Located in the town of Cass, the area was first established in 1901 as a logging town. Today, visitors can see what it was like to live there at the turn of the century. Accommodations include company houses for rent, and a company store and soda shop are on-site. A museum and theater showcase the history of the park.

Visitors can also take a 4-and-a-half-hour train ride to Bald Knob or a 2-hour train ride to Whittaker Station.  And as the endpoint for Greenbrier River Trail, the park is a great place to hike, bike, or horseback ride on a portion of the rail trail.

West Virginia State Parks - Hiking in West Virginia State Parks.
Hiking in West Virginia State Parks. Photo credit: Candi Hurst

Watoga State Park

Watoga State Park’s claim to fame is its sheer size. The largest of all WV State Parks, it encompasses over 10,000 acres in Pocahontas County.  And it sits super close to Beartown State Park, Droop Mountain Battlefield State Park, and Calvin Price National Forest. So, the total footprint of all combined is massive.

Watoga is a great place to fish, hike, bike, enjoy the recreational facilities, and explore the outdoors. And an observation tower provides a good way to see the park’s natural beauty.

This park is also the oldest park in WV’s state park system. Yet, it received a new accolade in 2021. The park was awarded Dark Sky Park status. That means artificial light sources are restricted. Overnight visitors are often treated to exceptionally starry nights, which also helps promote the scientific exploration of astronomy.

West Virginia State Parks - Ziplining at Pipestem Resort State Park
Ziplining is offered at Pipestem Resort State Park. Photo credit: Candi Hurst

Pipestem Resort State Park

This sprawling park, which encompasses over 4,000 acres, is one of the most unique in the state.

Yes, it features great opportunities for hiking, biking, and fishing like other parks in the state. But, what makes it so special is that one lodge here is only accessible by a 3,000-foot aerial tram. Open May through October, the resort’s 30 rooms feature a view of the Bluestone River.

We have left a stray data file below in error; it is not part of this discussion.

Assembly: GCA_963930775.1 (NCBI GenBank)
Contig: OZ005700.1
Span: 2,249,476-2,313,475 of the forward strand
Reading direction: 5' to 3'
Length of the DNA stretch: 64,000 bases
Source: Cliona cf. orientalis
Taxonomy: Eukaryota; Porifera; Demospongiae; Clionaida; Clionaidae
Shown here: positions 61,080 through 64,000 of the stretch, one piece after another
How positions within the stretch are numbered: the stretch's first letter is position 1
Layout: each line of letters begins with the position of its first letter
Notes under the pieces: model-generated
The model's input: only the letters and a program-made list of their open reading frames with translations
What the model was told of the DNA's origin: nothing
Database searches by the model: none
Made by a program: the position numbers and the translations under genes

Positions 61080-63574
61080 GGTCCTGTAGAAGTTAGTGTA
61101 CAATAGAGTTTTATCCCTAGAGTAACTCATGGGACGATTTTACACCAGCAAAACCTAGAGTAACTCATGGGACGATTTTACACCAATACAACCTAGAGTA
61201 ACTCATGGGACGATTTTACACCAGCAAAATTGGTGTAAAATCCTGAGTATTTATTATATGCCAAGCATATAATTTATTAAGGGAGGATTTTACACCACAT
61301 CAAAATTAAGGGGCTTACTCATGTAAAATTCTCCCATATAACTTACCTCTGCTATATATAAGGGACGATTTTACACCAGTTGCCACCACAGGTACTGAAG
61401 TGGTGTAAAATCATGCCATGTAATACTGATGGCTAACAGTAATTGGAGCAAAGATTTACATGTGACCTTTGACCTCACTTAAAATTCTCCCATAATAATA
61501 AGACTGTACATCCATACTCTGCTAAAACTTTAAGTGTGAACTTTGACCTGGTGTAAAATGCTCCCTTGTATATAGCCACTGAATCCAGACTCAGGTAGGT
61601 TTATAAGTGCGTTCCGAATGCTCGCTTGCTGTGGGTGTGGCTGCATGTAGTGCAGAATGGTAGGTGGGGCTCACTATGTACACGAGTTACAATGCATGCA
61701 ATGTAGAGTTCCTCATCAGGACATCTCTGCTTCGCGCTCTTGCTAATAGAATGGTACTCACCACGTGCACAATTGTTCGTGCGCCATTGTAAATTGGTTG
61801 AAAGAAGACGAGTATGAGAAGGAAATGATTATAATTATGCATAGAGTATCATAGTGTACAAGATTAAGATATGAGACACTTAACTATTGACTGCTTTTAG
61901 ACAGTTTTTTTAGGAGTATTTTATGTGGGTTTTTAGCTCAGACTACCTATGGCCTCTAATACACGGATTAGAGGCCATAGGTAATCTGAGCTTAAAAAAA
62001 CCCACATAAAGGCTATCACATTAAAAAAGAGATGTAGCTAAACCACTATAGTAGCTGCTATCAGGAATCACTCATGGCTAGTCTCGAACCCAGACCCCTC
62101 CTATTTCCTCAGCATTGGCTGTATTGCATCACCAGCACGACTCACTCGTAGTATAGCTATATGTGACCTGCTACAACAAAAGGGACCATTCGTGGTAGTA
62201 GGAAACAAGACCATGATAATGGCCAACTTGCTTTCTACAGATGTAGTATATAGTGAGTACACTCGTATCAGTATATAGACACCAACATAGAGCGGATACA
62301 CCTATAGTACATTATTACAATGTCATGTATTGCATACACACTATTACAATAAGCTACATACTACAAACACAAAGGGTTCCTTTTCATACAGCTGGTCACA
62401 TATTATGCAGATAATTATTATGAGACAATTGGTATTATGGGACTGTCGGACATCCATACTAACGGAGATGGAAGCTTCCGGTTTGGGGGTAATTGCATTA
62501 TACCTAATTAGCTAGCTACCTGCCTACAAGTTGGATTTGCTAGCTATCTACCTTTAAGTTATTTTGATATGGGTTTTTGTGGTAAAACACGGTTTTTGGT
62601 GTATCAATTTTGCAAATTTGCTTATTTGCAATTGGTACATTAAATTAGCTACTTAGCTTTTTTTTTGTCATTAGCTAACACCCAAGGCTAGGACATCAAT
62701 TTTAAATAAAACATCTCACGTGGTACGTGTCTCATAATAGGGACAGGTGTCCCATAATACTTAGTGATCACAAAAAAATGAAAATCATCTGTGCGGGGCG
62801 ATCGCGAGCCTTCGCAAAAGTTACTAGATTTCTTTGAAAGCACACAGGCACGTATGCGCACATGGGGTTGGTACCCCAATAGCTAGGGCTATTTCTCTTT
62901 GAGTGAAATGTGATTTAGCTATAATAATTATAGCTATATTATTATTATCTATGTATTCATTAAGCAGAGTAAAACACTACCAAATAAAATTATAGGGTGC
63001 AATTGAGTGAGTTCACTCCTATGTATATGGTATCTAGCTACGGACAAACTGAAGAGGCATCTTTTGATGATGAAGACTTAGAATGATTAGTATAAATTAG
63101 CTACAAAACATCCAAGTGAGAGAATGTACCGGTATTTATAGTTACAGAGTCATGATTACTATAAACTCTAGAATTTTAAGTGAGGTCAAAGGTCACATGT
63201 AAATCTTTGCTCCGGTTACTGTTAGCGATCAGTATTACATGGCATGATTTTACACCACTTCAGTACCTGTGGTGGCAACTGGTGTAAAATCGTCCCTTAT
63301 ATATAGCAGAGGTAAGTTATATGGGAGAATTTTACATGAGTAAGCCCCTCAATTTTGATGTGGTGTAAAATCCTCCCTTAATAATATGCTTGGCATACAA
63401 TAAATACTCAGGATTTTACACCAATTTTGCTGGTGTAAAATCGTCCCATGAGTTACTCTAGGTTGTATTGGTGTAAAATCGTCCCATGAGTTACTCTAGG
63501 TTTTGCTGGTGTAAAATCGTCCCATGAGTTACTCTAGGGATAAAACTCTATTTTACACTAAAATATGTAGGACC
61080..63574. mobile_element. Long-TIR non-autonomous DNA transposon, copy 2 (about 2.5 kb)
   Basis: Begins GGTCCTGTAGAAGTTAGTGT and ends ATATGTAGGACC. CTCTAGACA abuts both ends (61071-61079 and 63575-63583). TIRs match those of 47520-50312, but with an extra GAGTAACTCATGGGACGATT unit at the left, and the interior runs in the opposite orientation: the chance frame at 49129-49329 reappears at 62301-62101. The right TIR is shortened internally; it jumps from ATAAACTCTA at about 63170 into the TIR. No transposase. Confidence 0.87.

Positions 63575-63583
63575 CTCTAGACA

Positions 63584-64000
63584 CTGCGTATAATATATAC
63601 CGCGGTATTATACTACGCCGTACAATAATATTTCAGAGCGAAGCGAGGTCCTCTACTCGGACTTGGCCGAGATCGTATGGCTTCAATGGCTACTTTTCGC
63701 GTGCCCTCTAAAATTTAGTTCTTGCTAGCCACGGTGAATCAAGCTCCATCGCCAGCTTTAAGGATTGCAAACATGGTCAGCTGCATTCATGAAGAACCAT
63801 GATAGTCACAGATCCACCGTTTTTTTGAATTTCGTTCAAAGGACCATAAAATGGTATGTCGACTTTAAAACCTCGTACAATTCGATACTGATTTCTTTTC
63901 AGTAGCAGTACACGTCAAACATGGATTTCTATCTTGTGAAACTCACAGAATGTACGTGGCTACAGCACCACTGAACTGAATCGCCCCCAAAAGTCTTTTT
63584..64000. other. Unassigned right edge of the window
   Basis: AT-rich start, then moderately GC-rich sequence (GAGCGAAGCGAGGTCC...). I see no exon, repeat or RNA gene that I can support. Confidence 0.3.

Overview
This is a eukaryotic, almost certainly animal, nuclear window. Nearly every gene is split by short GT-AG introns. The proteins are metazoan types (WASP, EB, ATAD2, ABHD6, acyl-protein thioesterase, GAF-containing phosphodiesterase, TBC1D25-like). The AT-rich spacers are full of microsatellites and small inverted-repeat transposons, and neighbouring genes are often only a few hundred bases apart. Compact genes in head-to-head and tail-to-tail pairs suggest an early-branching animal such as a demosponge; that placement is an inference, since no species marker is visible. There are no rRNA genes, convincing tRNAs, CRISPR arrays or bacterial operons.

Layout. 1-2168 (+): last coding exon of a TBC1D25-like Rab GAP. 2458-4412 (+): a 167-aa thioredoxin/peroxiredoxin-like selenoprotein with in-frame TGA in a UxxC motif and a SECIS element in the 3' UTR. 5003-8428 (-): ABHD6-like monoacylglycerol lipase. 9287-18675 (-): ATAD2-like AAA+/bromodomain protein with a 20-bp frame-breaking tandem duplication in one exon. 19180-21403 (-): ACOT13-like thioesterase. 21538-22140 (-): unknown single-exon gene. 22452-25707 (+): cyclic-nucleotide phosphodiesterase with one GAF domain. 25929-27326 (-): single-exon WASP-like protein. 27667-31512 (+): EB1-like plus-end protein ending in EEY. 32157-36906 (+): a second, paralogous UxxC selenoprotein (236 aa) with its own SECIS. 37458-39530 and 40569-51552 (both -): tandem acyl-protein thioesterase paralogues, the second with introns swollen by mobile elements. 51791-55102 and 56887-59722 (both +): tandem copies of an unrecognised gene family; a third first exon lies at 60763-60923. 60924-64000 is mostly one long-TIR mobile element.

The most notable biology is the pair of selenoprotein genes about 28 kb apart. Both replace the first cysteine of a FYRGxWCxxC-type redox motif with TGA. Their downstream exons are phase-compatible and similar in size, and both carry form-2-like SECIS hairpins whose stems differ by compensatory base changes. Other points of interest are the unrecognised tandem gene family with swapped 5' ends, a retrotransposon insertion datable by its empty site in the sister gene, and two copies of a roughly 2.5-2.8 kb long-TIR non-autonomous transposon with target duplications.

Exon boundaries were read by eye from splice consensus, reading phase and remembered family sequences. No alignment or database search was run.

If you prefer a more traditional way to get to your state park lodging, there’s also a 111 room resort that offers guests rooms and suites. Camping sites and cabins are available as well. And several restaurant options make sure no visitor goes hungry.

Guests of Pipestem Resort State Park can also enjoy golf, horseback riding, ziplining, and snow sports. Multiple water activities, including those found at the park’s splash park, are available too.

Pipestem Park is located in a town of the same name, in southern West Virginia, between Beckley and Bluefield. While in the area be sure to also explore Bluestone State Park, located 20 minutes away, and Little Beaver State Park, located about 45 minutes away.  

West Virginia State Parks - The mansion at Blennerhassett Island
The mansion at Blennerhassett Island. Photo credit: Candi Hurst

Blennerhassett Island Historical State Park

You’ll find West Virginia’s tie to the Hamilton craze tucked on a small island that sits along the Ohio River.  Hamilton died at the hands of the man who made this place infamous in a strange twist of history.

After the duel between Aaron Burr and Hamilton, Burr retreated to Blennerhassett. He and the owners of the estate conspired to form a new nation.

The original home was destroyed. But, visitors can now tour a reconstructed version of the Palladian mansion that once stood on the grounds. The luxury mansion has been compared to Mount Vernon and said to have been one of the most beautiful homes west of the Alleghenies.